Apart from staff accommodation, the residential complex will also have leasehold residences under Sakany One, which will ultimately bring the total number of residents in the community to 50,000. Sakany One, which will have studio, one-, two- and three-bedroom apartments, will start construction in 2020.

The residential options at Dubai South are currently located in Residential City and Golf City, which are both freehold zones, and Logistics City, which is a leasehold zone. Emaar is developing half of Golf City with its Emaar South project. Overall, there are now around 6,000 housing units in Residential City and some 8,000, including those in Golf and Logistics City. Al Awadhi says Dubai South is responsible for around 40 per cent of homes within Residential City, while the rest are by developers such as Mag Group and Damac.

Trains and buses

Public transport is another area that will make Dubai South more appealing to house-hunters. According to its master plan, Dubai South will have its own train, bus and shuttle network. It has already developed its own electric-powered buses, says Al Awadhi. “It’s fully green, fully electric. This kind of bus you will see more and more within Dubai South. The bigger picture here and the goal is how we can connect these buses with the other parts of Dubai.”

The train network, which will serve all districts of the 145-sq-km Dubai South and is planned to connect to the Dubai Metro, has been “approved in terms of planning and designing,” says Al Awadhi, but he declined to specify an exact date for its construction. However, work is already ongoing for the Dubai Metro’s Route 2020 extension connecting the Red line to the Expo 2020 site, which is part of Dubai South.

Creating more housing options and getting Dubai South’s population to reach a critical mass are key requisites before wide-scale public transit projects are rolled out. “The current population does not allow us to kick off that project,” says Ayman Bou Khzam, head of development management at Dubai South. “Definitely the mass transit will be part of our planning, but it will be in the form of buses for the time being.”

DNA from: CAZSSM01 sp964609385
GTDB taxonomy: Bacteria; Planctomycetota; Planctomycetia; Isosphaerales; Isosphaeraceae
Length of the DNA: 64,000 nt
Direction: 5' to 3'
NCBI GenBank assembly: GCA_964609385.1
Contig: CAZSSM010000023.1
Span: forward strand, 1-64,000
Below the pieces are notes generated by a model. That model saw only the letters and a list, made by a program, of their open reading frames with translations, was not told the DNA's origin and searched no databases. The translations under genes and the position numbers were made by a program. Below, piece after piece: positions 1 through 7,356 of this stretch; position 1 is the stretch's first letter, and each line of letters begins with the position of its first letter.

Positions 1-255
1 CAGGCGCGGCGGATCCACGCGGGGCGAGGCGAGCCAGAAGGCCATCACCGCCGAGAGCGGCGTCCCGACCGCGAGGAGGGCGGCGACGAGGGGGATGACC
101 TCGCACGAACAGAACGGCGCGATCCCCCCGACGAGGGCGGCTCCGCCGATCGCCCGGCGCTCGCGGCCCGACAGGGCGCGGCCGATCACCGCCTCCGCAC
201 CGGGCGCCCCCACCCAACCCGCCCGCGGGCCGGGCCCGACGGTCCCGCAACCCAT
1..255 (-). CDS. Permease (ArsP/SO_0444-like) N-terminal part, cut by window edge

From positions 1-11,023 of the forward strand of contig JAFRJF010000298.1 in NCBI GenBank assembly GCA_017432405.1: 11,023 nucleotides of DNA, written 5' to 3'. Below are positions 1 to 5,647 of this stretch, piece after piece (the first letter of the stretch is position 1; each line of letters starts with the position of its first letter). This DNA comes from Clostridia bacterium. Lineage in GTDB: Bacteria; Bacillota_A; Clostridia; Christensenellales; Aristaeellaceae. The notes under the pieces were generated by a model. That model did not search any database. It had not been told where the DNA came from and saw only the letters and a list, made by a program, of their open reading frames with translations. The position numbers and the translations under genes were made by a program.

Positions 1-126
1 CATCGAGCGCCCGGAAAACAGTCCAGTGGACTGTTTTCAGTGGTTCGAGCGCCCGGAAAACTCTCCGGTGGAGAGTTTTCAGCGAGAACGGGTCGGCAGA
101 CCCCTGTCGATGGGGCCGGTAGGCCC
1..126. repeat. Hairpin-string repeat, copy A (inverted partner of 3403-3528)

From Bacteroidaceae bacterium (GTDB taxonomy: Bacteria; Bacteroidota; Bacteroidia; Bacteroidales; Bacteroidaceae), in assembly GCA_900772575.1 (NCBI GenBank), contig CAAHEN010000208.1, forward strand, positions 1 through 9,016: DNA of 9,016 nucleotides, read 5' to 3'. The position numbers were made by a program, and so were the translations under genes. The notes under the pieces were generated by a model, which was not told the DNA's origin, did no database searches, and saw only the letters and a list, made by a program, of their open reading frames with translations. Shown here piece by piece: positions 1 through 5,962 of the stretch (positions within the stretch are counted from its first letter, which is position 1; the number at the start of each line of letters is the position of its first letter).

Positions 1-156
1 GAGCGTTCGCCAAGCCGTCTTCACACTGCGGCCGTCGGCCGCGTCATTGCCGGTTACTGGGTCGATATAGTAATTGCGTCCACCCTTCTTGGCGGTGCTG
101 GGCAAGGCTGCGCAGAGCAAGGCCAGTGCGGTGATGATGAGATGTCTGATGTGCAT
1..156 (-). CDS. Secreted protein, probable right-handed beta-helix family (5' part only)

To complete the push for affordability, Al Awadhi says Dubai South has partnered with schools and health care providers to offer more competitive rates to residents. “[We want] to limit the tuition fees at Dh28,000 average,” he says.

Surprises in 2019

Built around Al Maktoum International Airport, which will be the largest international airport once all elements are in place, Dubai South will take several years to complete its numerous components, but Al Awadhi promises significant progress during the lead-up to the World Expo. In particular, he says the Residential City will see big changes this year.

“After many years of designing, of urban planning, of master planning the city, 2019 will showcase what this whole community is all about,” he says. “For many years, our investors come and knock on our doors and say, ‘What’s happening, why is the place empty?’ So this is going to be the surprise that everybody is going to see this year.”